Vrolijk Kerstfeest! Christmas Celebrations in the Netherlands

Christmas Special - Netherlands - 24 Dec 2015
How the Dutch celebrate the winter holidays. by Jessica van Zinnicq Bergmann
Sinterklaas and Zwarte Piet


For most children in the Netherlands the most important day of the Christmas season is 5 December, when (Saint Nicholas) brings them their presents and candy. Also the world famous "Santa Claus" derived his name from this Dutch Christmas tradition. Even though the official Sinterklaas day is 6 December, the big Sinterklaas celebrations are held on the 5th which is named ‘pakjesavond’ (presents' night).

Two weeks before ‘pakjesavond’ the Dutch celebrate the intocht (arrival) of Sinterklaas. The story has it that Sinterklaas lives in Spain and every year he chooses a different harbour to arrive with his steam-boat in the Netherlands and give all the children the chance to see him once. It is a very big celebration in the streets and has started as long ago as 1888.

From the day of arrival of Sinterklaas until presents' night, the children leave clogs or shoes out to be filled with presents. They also believe that if they leave some hay and carrots in their shoes for Sinterklaas' horse, they will be given some sweets.
Children are told that Zwarte Piet keeps a record of all the things they have done in the past year, in a book. The story has it that good children will get presents from Sinterklaas, but bad children will get chased by Zwarte Piet with a stick!

Between Pepernoten and Pakjesavond


On ‘pakjesavond’ Sinteklaas often visits the children in the schools or some lucky children even get a personal visit at home. Adults also tend to enjoy this celebrations through holding an evening where they give each other presents that have been wrapped in an ‘artistic’ way with papier mâché representing a characteristic of the receiver and adding a personal poem.

Because a lot of children and adults have already received present with Sinterklaas, Christmas is really about the ambiance and the food. Many people buy a Christmas tree and decorate it with ‘kerstkransjes’ (Christmas wreath cookies), glass balls, gilded nuts, frosted bells, ribbons and white candles. A lot of Dutch people also decorate the outside of their house by hanging a Christmas wreath on the door.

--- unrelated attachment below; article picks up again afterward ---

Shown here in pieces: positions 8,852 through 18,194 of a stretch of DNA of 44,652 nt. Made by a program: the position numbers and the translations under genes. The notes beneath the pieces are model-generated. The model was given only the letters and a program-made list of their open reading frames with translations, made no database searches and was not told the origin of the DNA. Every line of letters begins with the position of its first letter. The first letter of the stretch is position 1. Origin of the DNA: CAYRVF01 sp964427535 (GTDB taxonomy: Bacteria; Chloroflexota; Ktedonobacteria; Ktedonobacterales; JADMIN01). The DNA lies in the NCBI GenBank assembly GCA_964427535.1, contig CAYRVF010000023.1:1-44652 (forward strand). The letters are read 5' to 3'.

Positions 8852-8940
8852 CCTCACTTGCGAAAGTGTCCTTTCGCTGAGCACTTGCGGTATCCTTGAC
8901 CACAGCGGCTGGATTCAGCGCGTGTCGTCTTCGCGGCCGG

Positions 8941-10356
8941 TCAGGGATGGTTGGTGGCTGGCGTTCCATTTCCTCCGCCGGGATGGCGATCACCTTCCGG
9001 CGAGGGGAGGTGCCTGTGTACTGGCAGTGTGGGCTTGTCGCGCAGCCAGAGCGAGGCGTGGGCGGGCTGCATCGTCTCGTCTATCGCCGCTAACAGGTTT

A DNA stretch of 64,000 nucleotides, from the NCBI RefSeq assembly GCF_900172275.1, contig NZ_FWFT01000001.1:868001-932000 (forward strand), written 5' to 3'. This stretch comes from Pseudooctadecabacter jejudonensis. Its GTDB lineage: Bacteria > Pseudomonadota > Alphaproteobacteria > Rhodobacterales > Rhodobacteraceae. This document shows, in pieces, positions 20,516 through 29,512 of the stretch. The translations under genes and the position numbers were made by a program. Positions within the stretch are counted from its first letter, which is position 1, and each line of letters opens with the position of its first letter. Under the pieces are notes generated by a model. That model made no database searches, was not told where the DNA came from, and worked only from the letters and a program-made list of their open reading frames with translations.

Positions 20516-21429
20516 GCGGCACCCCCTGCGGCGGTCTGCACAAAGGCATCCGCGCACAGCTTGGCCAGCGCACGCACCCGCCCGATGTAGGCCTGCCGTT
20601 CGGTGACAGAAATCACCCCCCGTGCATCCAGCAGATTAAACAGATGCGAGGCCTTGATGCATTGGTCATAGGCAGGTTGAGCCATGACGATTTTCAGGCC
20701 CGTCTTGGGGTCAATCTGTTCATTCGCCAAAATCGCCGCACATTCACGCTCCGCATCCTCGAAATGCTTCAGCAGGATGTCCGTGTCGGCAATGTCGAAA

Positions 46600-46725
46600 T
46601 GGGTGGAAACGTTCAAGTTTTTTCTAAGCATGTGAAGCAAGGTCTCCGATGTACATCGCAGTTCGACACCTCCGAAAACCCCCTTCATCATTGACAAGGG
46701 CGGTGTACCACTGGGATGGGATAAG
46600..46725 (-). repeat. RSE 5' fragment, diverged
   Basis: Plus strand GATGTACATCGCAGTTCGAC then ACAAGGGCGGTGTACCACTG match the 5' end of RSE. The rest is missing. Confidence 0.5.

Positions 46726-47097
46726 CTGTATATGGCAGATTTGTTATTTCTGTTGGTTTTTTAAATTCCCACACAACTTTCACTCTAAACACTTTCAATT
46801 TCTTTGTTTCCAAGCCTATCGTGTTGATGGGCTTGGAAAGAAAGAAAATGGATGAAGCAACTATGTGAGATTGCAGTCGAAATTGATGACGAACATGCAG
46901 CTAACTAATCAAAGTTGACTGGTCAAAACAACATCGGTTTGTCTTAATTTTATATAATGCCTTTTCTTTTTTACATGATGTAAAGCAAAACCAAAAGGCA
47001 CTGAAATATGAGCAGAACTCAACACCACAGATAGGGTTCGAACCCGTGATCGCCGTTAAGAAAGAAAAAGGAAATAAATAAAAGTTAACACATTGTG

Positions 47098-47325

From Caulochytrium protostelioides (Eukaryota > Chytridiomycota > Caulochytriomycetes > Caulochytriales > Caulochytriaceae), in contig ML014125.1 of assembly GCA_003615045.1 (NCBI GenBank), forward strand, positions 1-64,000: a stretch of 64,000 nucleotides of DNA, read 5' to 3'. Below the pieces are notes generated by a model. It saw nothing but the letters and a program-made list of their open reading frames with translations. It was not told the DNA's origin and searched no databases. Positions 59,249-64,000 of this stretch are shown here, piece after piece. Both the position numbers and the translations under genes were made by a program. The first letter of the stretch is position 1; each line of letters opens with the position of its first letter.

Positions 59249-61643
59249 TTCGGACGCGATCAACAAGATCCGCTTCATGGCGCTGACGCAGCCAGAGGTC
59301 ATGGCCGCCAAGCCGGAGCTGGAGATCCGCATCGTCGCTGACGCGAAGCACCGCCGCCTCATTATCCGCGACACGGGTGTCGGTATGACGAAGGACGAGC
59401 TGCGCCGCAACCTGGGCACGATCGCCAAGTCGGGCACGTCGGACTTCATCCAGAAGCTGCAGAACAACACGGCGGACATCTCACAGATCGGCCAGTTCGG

During this season you find a lot of old-fashioned stalls on Christmas markets all over the Netherlands. Many of them selling seasonal favorites like pepernoten (gingerbread), oliebollen (doughnuts with raisins and sugar) and appelflappen (apple turnover) on the street.

Big feast on the 25th


Families spend the day together on the 25th. Some attend a late night Christmas service at church, after which they eat breakfast at home, often in the early hours. However with the Netherlands becoming increasingly non-confessional, many people tend to relax at home and enjoy a lot of food.

Breakfast usually consists of a brunch with a kerststol (fruited Christmas loaf) with butter, and luxury breakfast items like fancy bread rolls, smoked salmon, pates, etc.
On Christmas day the Dutch have a variety of different traditions. They tend to eat red meats, roast pork, fondues or gourmetten (a style of eating that involves a grill on the table so that everyone can cook bite-sized pieces of meat and vegetables themselves).

Of all traditions, gourmetten is the most typically Dutch Christmas meal, but requires special equipment, called a 'gourmet set'. This is similar to a raclette grill or party grill. Turkey is not usually part of the feast in the Netherlands. Second Christmas Day is often spent visiting family or, weather permitting, going ice skating or on an outing.

The Dutch national staff, just like the whole Team of Cosmopublic.eu, would like to thank all of our readers for their interest in and support of our work and wish you and your close ones a Merry Christmas, a happy festive season and a healthy and successful year 2014!

NED- Christams Special
Source: poppet with a camera | CC BY 2.0


Related topics

Christmas Special
Santa Claus
Sinterklaas
Zwarte Piet

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